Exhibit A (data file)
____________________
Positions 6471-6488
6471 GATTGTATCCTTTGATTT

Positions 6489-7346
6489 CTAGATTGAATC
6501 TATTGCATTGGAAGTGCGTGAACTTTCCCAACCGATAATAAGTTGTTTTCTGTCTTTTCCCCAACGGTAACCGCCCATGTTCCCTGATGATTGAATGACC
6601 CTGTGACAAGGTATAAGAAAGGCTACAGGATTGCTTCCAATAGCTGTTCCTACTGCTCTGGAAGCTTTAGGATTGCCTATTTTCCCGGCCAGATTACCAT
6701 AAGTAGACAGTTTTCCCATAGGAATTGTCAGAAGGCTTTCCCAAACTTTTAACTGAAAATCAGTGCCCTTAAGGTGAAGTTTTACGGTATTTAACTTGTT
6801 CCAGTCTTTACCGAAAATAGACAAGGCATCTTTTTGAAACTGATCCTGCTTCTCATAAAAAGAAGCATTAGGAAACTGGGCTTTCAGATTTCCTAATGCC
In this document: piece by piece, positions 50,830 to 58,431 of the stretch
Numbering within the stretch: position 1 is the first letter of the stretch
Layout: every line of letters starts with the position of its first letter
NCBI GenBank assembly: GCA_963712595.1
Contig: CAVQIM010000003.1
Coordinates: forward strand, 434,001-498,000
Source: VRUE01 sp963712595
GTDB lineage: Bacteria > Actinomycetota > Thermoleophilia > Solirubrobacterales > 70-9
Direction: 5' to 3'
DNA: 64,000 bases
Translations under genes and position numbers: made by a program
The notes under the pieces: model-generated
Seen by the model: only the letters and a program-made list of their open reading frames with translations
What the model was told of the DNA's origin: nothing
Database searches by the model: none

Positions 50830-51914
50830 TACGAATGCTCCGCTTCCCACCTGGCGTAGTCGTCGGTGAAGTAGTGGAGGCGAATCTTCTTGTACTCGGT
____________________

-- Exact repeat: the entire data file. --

Positions 6471-6488
6471 GATTGTATCCTTTGATTT

Positions 6489-7346
6489 CTAGATTGAATC
6501 TATTGCATTGGAAGTGCGTGAACTTTCCCAACCGATAATAAGTTGTTTTCTGTCTTTTCCCCAACGGTAACCGCCCATGTTCCCTGATGATTGAATGACC
6601 CTGTGACAAGGTATAAGAAAGGCTACAGGATTGCTTCCAATAGCTGTTCCTACTGCTCTGGAAGCTTTAGGATTGCCTATTTTCCCGGCCAGATTACCAT
6701 AAGTAGACAGTTTTCCCATAGGAATTGTCAGAAGGCTTTCCCAAACTTTTAACTGAAAATCAGTGCCCTTAAGGTGAAGTTTTACGGTATTTAACTTGTT
6801 CCAGTCTTTACCGAAAATAGACAAGGCATCTTTTTGAAACTGATCCTGCTTCTCATAAAAAGAAGCATTAGGAAACTGGGCTTTCAGATTTCCTAATGCC
In this document: piece by piece, positions 50,830 to 58,431 of the stretch
Numbering within the stretch: position 1 is the first letter of the stretch
Layout: every line of letters starts with the position of its first letter
NCBI GenBank assembly: GCA_963712595.1
Contig: CAVQIM010000003.1
Coordinates: forward strand, 434,001-498,000
Source: VRUE01 sp963712595
GTDB lineage: Bacteria > Actinomycetota > Thermoleophilia > Solirubrobacterales > 70-9
Direction: 5' to 3'
DNA: 64,000 bases
Translations under genes and position numbers: made by a program
The notes under the pieces: model-generated
Seen by the model: only the letters and a program-made list of their open reading frames with translations
What the model was told of the DNA's origin: nothing
Database searches by the model: none

Positions 50830-51914
50830 TACGAATGCTCCGCTTCCCACCTGGCGTAGTCGTCGGTGAAGTAGTGGAGGCGAATCTTCTTGTACTCGGT